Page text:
Mentor For Hire Services Eases Your Move To Mexico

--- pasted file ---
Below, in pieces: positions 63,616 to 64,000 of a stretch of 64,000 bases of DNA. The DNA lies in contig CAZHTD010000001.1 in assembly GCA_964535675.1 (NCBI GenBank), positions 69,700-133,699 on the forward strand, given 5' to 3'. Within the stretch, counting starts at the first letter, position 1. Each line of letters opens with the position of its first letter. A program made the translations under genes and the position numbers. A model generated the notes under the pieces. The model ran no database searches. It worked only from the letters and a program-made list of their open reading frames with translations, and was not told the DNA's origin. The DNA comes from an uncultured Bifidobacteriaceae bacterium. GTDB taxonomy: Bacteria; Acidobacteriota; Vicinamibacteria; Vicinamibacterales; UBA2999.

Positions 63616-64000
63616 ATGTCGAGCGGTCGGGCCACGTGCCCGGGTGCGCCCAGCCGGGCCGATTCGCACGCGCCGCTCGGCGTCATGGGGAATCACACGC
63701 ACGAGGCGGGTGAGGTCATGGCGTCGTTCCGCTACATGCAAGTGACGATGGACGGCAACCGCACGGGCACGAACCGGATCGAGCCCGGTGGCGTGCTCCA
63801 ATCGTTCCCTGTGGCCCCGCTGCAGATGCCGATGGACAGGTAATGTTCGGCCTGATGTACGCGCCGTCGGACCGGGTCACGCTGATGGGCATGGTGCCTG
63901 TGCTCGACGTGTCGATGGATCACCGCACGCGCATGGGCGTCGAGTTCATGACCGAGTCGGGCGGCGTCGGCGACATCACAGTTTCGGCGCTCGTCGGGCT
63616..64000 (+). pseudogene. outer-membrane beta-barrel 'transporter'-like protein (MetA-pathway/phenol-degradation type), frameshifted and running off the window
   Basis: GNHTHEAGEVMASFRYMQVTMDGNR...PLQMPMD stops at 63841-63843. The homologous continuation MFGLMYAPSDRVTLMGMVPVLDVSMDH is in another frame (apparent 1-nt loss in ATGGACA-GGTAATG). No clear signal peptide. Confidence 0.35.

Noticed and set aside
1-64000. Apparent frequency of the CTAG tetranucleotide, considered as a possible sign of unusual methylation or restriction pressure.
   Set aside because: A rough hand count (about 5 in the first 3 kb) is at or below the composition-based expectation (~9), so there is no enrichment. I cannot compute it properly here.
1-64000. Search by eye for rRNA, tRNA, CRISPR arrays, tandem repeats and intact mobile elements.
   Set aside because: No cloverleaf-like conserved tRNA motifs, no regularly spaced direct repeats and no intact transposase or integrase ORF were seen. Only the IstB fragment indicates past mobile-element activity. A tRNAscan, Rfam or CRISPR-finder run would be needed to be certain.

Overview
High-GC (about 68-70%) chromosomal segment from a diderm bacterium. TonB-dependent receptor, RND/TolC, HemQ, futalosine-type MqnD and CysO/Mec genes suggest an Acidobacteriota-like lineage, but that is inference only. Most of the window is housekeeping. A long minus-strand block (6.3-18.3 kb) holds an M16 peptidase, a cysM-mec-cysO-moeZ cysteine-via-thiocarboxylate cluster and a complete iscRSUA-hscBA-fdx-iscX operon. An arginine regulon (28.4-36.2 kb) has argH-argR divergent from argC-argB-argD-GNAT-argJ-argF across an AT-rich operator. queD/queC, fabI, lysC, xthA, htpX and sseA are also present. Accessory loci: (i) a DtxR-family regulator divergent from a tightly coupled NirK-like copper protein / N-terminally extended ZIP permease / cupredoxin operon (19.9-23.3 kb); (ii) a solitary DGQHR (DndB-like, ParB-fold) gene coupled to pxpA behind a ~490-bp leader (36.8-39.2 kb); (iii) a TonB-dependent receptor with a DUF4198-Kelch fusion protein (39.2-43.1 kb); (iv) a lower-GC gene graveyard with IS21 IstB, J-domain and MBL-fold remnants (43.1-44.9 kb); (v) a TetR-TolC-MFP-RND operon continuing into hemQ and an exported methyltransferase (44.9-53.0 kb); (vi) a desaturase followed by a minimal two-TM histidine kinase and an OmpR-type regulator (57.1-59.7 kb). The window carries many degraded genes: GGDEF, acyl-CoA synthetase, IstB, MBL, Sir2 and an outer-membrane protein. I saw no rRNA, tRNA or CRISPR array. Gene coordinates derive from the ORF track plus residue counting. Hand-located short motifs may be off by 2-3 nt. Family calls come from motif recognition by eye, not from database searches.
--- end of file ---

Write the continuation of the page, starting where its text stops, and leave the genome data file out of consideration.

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Sometimes I marvel at how my wife and I arrived in Guanajuato, Mexico, with so little Spanish and with so few cultural skills. Somehow we managed to survive some pretty severe bumps in the expatriation road. It was in our ninth month of living here when we decided we were sufficiently equipped to handle venturing away from the warm and secure nest that we rented from an American expatriate who had excellent bilingual skills. We believed we were ready to live in “real Mexico” and to cut the ties from this informal but very secure situation. We had a good guy who helped us out, a lot, when the frequent confusion of trying to adapt to a new culture overwhelmed us. We were not ready and could have used someone as a mentor to continue to guide us through our language fumbles and our attempts to develop bicultural fluency. I don’t think I can begin to explain all the various things that can go wrong when you get it into your head to live in another country, especially Mexico. And, wrong they do go. These days, so many Americans and Canadians seem to be attracted to the Prime Living Locations in Mexico where well-developed Gringo infrastructures already exist. Some of these cities are Lake Chapala, Ajijic, Puerto Vallarta, and San Miguel de Allende. However, the prices in these cities are now so high that many of those retiring Americans who once could move into these areas are finding it difficult. Therefore, they are resorting to new expat frontiers like Guanajuato. My wife and I had no clue when we moved here that so many have been silently moving into the Marfil area of Guanajuato and buying up property. Nor did we know how many well-laid plans were in effect to buy up housing in the city with the intent of renovating the properties and turning a profit by opening Bed and Breakfasts or reselling the newly remodeled house at a hefty profit. It’s happening. People are flooding into Guanajuato. But, OMG, the things that can go wrong without facility in the language and culture! Misunderstandings are guaranteed. Hurt feelings are a sure thing. The Gringo thinks he is prepared and oh, how he is not! Even if you are just planning on living here to try it out, maybe rent a lovely little villa or casita, stuff goes wrong and hits the fan. A city in Mexico where no Gringolandia has existed is not going to have that well-honed Gringo infrastructure the other cities have. How the Gringo is treated in a city accustomed to a large Gringolandia and how they are treated in a city like Guanajuato, that has a small but developing Gringolandia, will be as different as night and day. The first most obvious thing is English is NOT going to be widely spoken. This has been a bane for not only potential Gringo expats but for Gringo tourists as well. To avoid a meltdown requiring a ton or two of Prozac to calm you, get it into your head that where there are few to no Gringolandians running around the place, there is not going to be a plethora of bilingual or bicultural Mexicans to help you. It will pretty much be “Se Habla espa’ol” only. Are you planning a trip to Mexico as a sort of reconnaissance mission to an area of Mexico that you think might be fun to be one of the first to “Go where few Gringos have gone before?” How will you master making reservations in a hotel, hostel, Bed and Breakfast when the person on the other end of the phone has no idea what you are babbling in English? Couldn’t someone paving the way for you, mastering the headaches before your arrival, be the ticket? If you want to see the need for this, just take a gander at the many online travel forums and see what they are writing on the Guanajuato pages. One of the biggest complaints is that American tourists think they have made reservations set in stone and when they arrive here, no one has heard this poor American was coming. If, perchance, the reservation was waiting for them, the American all too often finds none of the extras they asked for. This nightmare you read on the travel forums is multiplied to the power of infinity and beyond when the Gringos wants do more than just plan a trip to Mexico. If the Gringo wants to study in Mexico, what happens when the school that promised to pick you up at the airport doesn’t show? And, if by some miracle you manage to make it from the airport to the prearranged homestay with a Mexican family, what if the Mexican family whose address you were given as your accommodation has no idea what you are talking about because you only speak English and the family only speaks Spanish? What if the house at the address you were given is vacant? What about retiring to Mexico? Do you want to rent or buy first? Do you want to build from scratch? Do you want proper documentation to get into the country? What about all the permisos you are required to have to remodel or build a house in Mexico? Want to invest in rental property? The problems associated with this venture are infamously legion and, should I say it, legendary! Even if all you want is to rent a scrawny little casita, the potential for your naivet’ getting you ripped off is magnified. We have this pal who came to Mexico with virtually no linguistic skills. He rented a house from a Mexican woman who convinced him that if he paid a six-month lump sum for his rental, she would cut him a deal for a discount. He paid and she flew the coop with his money. A few weeks later, the real landlord showed up wanting his rent. The lady had scammed him. She wasn’t even the landlord of the property. And all my friend wanted to do was rent a place in Guanajuato. Imagine what waits for you if you want to buy property, try to secure your own permisos, handle your own visas, and so on. Having someone who is bilingual, bicultural, and whom you pay to represent you in your expat adventure is not only needed but the time is ripe for such services. I predict this sort of “mentoring for hire” service will have a huge surge in the days to come when our fellow monolingual Americans, realizing they can’t afford retirement in America, will be knocking on the door of Mexico. ? Mentor For Hire Services Eases Your Move To Mexico